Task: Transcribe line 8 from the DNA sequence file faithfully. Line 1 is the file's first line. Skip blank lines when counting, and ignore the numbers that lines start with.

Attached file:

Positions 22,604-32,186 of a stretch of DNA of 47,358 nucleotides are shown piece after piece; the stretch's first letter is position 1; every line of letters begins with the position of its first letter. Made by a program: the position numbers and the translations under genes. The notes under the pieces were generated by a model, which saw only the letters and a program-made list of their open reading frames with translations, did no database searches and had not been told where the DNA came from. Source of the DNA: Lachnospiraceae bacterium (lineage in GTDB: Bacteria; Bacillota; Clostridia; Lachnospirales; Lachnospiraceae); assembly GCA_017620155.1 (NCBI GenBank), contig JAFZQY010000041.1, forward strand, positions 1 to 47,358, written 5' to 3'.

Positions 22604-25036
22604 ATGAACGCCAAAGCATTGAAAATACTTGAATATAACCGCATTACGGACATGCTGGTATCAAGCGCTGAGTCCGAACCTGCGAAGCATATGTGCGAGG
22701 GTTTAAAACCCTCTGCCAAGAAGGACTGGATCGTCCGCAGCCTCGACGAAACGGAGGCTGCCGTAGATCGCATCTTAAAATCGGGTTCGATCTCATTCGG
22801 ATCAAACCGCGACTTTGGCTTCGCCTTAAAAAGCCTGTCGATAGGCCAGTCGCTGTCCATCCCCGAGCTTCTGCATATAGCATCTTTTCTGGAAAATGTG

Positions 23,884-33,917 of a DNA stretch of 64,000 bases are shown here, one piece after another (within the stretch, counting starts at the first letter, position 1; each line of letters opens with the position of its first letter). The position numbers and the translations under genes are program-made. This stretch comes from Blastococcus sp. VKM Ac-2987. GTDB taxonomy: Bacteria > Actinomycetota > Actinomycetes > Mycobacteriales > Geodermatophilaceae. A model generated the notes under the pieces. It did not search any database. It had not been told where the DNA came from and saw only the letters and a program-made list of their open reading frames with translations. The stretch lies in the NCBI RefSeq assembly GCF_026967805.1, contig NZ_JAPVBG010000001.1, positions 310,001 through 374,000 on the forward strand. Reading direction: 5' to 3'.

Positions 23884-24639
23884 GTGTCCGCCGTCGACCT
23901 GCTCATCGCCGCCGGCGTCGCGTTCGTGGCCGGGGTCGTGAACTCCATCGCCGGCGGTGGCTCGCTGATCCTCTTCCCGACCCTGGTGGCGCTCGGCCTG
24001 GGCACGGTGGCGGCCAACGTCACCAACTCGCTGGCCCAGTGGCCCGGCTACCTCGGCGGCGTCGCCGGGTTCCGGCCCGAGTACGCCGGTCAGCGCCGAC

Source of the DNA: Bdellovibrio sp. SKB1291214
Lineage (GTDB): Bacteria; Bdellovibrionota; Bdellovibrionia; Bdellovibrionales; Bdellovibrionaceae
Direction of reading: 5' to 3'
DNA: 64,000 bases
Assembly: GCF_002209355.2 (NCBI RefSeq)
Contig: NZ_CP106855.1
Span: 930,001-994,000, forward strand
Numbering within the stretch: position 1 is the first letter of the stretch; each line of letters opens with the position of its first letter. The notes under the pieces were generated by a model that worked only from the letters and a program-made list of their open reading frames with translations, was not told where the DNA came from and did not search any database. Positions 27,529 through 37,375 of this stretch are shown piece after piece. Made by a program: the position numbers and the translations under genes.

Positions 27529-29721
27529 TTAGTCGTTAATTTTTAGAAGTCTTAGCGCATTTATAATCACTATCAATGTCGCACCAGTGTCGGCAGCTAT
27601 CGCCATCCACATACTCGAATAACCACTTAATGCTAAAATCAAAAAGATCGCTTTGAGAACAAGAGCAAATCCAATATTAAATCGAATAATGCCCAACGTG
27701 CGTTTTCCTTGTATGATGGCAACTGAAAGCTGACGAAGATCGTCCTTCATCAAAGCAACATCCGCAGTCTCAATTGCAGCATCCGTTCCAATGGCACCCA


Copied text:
23884 GTGTCCGCCGTCGACCT